Have you recently purchased a used car or considering doing so? Wondering “how do car warranties work?”, and if there are differences between warranties for new cars and used ones that you should know?
Well, used cars are eligible for warranties–although with different stipulations. Curious what may be covered in your used car warranty? In this article, we’ll answer the question “how do car warranties work”, and provide you with the information you know to make an educated purchasing decision.
How Used Car Warranties Work
Used cars generally have fewer warranty options than brand-new vehicles. In fact, they usually end up being a mixed bag of coverage, with policies that can mirror and differ greatly from new vehicle warranties. Here are some important facts to know about used car warranties:
Not All Used Cars Come with a Warranty
In many states, used car dealerships are allowed to sell a car as-is, meaning without a warranty. They will sometimes offer a basic warranty package to help them solve the vehicle. These policies generally offer to pay some percentage of any parts and labor for specific mechanisms that fail.
It’s important to know that used car warranties have a shorter shelf life than new vehicles. Typical coverage usually lasts anywhere from 30 days to one year after you purchase the used vehicle.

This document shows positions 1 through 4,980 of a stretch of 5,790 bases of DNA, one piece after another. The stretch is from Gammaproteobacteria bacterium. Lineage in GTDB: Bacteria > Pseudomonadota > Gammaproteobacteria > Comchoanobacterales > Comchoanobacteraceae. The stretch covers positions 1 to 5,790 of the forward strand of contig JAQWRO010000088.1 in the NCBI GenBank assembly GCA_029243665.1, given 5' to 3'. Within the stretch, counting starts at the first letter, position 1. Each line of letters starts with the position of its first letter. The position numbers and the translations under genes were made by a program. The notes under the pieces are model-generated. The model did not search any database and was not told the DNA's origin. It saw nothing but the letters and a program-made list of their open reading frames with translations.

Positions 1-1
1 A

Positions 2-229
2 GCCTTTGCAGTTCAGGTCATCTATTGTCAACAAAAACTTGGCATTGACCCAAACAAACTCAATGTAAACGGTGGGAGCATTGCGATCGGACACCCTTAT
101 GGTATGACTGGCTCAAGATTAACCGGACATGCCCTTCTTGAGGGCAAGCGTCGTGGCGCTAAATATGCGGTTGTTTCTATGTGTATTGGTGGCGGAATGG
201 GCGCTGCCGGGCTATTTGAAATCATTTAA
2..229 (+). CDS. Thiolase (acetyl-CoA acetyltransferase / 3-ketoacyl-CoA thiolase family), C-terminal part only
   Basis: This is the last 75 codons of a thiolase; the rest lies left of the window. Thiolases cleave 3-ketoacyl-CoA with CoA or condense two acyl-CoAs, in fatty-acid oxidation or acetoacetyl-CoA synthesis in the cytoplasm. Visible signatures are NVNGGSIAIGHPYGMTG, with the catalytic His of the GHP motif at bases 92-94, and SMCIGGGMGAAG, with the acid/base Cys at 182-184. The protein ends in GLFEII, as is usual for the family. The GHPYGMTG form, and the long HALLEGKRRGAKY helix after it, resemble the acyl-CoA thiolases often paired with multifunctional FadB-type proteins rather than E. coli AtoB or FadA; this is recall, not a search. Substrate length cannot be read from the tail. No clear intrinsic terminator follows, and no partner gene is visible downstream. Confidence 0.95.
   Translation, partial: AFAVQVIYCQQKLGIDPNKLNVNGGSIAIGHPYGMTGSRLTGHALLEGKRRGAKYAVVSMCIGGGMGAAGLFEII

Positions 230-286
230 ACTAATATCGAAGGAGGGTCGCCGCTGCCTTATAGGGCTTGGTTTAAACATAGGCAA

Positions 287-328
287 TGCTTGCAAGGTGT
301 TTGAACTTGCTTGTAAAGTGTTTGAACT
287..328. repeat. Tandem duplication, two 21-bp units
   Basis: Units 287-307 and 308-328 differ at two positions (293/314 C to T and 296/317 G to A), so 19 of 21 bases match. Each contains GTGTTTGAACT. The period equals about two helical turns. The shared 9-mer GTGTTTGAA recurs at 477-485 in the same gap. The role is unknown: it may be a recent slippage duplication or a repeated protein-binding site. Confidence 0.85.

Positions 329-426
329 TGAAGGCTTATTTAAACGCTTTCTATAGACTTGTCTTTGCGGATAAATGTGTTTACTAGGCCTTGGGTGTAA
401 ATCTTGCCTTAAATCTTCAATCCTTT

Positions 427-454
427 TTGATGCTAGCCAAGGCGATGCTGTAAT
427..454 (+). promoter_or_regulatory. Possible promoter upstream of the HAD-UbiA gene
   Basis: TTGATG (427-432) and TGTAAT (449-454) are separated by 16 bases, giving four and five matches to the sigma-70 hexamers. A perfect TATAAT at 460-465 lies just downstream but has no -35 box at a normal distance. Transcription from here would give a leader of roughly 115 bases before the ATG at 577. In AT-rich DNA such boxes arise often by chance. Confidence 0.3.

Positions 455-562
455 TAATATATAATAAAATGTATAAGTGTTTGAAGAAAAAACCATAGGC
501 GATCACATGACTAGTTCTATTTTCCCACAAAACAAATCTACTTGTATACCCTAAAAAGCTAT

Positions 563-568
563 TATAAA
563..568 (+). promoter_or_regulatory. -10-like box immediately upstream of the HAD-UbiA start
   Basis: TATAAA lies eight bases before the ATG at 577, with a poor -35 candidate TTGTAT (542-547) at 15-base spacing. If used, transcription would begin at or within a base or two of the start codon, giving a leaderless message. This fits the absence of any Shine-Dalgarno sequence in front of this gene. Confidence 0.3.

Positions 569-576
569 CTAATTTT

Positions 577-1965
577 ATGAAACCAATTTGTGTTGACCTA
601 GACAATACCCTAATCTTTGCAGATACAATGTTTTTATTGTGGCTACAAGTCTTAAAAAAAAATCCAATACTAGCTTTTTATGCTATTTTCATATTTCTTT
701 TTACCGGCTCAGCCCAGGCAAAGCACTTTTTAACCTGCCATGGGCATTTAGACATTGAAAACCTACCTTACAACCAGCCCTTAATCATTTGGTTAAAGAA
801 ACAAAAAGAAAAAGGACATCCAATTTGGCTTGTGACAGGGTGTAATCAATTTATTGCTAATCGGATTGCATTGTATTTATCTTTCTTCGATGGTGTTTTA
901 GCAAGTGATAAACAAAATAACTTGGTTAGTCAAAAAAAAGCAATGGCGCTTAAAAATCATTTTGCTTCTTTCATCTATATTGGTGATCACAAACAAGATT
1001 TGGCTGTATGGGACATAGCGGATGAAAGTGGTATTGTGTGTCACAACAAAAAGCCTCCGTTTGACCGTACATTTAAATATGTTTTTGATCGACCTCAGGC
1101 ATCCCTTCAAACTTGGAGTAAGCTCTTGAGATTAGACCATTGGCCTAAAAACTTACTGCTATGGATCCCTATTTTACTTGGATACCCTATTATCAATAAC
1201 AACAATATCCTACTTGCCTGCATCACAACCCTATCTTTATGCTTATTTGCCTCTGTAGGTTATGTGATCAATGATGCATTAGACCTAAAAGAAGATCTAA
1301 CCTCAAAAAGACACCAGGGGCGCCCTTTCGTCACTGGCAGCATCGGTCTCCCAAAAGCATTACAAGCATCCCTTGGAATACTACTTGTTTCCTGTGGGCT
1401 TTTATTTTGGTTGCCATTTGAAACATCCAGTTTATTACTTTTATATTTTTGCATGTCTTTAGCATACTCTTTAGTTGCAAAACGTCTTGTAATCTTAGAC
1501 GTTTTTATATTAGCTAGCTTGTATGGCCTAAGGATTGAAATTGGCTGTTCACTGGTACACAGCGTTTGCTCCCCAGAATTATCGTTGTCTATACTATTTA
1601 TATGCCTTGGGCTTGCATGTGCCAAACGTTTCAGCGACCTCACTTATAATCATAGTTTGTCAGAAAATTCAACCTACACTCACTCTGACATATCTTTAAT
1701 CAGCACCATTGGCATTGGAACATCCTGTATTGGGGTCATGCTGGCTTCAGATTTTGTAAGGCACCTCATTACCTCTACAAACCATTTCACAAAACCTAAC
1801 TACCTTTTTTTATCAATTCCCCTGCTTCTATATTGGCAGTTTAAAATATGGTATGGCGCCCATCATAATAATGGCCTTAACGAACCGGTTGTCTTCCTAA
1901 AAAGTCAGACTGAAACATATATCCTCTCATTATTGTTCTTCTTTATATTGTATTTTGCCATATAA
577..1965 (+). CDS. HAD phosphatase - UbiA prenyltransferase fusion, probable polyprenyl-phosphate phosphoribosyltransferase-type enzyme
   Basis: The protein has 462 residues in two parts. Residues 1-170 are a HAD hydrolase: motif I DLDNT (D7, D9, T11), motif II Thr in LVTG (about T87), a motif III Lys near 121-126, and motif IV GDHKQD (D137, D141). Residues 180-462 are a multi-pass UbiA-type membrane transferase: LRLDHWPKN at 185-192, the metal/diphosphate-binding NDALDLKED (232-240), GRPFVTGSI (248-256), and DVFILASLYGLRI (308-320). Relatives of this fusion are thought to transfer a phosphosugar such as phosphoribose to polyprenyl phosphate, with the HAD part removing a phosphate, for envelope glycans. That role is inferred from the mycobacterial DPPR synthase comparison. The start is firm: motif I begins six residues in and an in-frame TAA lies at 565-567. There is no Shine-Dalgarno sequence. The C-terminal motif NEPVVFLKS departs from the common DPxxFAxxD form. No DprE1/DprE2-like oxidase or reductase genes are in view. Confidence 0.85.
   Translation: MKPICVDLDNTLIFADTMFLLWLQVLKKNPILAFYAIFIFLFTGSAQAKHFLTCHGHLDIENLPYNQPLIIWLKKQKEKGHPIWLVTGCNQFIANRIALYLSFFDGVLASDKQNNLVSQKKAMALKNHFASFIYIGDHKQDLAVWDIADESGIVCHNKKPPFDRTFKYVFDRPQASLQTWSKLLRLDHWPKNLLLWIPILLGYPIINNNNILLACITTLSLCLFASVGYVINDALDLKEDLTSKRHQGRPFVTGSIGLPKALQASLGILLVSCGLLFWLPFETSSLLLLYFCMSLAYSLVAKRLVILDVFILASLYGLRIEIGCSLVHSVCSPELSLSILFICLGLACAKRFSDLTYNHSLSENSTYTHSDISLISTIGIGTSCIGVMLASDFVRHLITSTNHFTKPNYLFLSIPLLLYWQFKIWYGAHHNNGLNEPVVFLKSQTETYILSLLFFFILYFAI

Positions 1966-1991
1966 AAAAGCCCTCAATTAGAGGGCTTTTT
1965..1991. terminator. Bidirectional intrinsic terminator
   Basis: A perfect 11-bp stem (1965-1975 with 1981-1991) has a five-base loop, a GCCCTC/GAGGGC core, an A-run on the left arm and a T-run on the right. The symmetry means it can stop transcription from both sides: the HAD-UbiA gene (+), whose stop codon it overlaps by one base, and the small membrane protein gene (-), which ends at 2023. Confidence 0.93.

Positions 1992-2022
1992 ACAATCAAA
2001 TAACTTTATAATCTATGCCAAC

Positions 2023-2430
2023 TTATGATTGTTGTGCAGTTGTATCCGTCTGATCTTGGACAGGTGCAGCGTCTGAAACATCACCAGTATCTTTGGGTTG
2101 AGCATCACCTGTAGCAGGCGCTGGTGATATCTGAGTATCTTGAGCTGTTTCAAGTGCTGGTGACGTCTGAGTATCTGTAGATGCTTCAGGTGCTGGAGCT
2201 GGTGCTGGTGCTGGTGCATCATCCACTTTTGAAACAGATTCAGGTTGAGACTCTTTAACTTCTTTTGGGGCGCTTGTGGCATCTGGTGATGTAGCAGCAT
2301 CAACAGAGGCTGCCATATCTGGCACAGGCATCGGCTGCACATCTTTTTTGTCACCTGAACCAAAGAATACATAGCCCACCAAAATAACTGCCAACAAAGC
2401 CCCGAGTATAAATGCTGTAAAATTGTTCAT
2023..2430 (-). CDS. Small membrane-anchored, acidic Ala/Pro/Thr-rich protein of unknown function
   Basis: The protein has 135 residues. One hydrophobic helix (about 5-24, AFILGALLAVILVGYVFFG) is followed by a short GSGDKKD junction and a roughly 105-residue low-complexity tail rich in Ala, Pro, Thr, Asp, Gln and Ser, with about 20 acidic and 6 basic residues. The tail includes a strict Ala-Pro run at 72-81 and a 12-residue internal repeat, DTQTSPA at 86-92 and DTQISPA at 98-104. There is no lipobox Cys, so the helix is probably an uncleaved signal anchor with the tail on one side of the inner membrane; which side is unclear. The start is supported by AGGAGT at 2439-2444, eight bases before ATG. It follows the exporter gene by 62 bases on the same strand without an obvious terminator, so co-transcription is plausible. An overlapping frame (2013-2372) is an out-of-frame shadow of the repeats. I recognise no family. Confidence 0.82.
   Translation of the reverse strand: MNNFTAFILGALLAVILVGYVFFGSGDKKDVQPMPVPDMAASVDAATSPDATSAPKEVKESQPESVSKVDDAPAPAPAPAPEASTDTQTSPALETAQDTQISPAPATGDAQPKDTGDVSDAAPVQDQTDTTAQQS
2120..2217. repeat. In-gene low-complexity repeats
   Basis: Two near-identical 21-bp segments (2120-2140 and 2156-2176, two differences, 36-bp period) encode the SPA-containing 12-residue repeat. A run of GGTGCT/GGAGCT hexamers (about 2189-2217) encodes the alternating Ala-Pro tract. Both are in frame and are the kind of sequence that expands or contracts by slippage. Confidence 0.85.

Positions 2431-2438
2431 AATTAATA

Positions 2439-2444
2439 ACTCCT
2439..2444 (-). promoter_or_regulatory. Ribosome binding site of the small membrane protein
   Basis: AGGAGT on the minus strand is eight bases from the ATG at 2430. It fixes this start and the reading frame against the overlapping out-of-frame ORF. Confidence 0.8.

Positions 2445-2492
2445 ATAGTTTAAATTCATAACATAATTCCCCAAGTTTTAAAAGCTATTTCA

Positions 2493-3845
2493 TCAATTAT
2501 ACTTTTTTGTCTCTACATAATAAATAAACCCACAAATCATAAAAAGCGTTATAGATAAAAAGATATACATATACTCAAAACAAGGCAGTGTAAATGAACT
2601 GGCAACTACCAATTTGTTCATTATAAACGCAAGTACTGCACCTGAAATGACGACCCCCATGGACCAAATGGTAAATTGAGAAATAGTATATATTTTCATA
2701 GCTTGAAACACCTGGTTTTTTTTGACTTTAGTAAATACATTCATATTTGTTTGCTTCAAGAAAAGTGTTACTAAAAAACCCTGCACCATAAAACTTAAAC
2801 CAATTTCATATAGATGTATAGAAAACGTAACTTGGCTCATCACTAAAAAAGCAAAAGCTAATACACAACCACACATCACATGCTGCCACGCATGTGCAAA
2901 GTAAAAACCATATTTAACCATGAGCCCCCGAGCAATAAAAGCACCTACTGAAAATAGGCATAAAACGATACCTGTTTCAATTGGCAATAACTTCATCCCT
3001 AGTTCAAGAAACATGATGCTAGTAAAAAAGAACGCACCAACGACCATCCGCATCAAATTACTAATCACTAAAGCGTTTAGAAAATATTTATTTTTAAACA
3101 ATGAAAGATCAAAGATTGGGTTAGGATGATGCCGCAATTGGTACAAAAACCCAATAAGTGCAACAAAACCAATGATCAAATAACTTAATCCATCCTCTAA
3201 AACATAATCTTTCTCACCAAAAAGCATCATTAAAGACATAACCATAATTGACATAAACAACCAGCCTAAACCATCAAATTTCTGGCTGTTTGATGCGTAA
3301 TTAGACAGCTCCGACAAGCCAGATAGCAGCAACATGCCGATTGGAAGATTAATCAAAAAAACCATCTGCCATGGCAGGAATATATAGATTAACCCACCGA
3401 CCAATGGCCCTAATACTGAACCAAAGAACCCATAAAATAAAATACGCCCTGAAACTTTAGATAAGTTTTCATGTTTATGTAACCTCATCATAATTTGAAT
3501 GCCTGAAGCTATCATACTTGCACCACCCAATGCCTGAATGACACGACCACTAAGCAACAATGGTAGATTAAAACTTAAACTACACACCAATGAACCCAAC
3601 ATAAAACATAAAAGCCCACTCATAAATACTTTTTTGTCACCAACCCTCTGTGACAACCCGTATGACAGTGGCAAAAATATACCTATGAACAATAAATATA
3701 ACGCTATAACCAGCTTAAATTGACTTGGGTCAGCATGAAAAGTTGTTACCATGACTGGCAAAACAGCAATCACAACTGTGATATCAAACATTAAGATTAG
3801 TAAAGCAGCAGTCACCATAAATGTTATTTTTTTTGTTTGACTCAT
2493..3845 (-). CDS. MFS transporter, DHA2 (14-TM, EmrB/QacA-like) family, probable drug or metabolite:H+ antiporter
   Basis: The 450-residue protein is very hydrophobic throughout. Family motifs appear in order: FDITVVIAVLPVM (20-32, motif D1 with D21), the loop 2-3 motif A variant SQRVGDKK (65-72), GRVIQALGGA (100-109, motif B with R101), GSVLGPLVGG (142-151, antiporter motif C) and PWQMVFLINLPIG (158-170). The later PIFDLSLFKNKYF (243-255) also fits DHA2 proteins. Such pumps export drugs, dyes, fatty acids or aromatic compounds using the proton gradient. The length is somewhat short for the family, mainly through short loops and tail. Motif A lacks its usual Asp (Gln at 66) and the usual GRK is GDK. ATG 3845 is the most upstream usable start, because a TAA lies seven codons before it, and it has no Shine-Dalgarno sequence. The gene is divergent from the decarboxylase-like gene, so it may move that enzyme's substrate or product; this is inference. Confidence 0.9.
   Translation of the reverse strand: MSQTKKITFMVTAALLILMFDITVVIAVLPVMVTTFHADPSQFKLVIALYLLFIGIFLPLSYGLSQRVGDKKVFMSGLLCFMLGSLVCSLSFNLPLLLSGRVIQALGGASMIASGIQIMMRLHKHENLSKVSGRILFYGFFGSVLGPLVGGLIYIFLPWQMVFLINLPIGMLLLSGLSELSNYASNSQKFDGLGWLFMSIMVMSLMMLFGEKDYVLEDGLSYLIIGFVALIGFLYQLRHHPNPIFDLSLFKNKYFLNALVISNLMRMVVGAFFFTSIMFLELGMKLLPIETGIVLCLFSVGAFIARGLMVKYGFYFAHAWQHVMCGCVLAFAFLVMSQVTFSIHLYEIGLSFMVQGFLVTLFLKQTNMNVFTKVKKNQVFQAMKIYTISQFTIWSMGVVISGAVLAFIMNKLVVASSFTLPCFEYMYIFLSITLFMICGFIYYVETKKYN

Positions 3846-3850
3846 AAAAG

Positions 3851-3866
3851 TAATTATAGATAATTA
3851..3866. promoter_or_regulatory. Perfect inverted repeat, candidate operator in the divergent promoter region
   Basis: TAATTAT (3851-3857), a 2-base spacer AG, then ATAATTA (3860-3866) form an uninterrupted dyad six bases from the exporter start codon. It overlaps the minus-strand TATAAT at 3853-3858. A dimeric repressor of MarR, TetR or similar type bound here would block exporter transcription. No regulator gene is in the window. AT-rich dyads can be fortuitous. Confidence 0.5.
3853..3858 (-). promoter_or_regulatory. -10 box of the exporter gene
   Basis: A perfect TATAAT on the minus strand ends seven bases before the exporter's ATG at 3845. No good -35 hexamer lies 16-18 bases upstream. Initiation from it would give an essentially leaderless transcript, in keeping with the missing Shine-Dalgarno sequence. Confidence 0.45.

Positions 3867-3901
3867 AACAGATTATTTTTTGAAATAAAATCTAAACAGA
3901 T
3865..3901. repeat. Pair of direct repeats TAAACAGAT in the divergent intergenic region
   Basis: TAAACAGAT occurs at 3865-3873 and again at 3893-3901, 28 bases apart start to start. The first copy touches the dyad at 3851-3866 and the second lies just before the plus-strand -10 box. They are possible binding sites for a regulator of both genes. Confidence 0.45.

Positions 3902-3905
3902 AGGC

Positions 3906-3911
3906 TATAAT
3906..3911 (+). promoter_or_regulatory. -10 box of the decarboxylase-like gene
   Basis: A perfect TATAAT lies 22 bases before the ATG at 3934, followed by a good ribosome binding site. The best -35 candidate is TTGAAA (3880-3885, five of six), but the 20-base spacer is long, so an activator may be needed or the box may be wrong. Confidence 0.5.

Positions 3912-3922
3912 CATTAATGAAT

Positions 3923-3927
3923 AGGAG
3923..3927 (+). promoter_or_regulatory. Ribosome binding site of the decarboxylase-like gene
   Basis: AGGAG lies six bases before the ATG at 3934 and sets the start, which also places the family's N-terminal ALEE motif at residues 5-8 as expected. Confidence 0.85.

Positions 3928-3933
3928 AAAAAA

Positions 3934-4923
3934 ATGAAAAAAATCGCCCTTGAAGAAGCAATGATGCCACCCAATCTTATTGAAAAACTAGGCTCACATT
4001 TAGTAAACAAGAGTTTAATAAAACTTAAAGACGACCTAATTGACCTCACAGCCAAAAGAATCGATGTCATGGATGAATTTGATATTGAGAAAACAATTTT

Some Used Cars Have Service Contracts
Service contracts are extended warranty programs that are very similar to extended-length warranties for new cars. They generally protect you from costly mechanical failures down the road.
These used car service contracts differ greatly depending on the individual plan. Some will only cover serious engine failure, while more will be more flexible in coverage. Cheaper basic policies usually have higher deductibles than ones that are more outright expensive, which will lead to more expenses in the end.
If you’re looking for a quality service contract, check out Cars Protection Plus.
Some States Have Implied Warranties
Some states don’t allow used cars to be sold as-is, meaning the car comes with an implied warranty. This means the seller may be obligated to make repairs if a mechanic can provide any vehicle problems existed at the time of the sale. This implied warranty policy exists in states such as Maine, Maryland, Massachusetts, Vermont, West Virginia, and the District of Columbia.
It Can Be Easy to Accidentally Void Your Warranty
If you’re someone who knows their way around an engine or has their own automotive tools, you may be tempted to buy a cheaper or shoddier car that you can fix up yourself. While it’s okay to change your own tires or oil, you should be wary of making major modifications to your car if you have purchased a warranty. This is because you may accidentally void your warranty in the process.
Before you buy any used car warranty, ask what basic services you can get for your car without jeopardizing your warranty. Most dealers won’t want to deny you coverage, but they are interested in protecting their own liability. So, if you do drastic work on your vehicle, you’ll be sure to void your warranty.
Final Thoughts on the Question, “How Do Car Warranties Work?”
When it comes to purchasing a vehicle, it’s important to know how warranties work for both new and pre-owned cars. By reading this article, you’ll be able to answer the question, “how do used car warranties work?” and be better able to decide which vehicle option is right for you.
Need assistance with being a used vehicle? Want to learn more about used vehicles and how warranties work? Read our blog for more tricks and tips!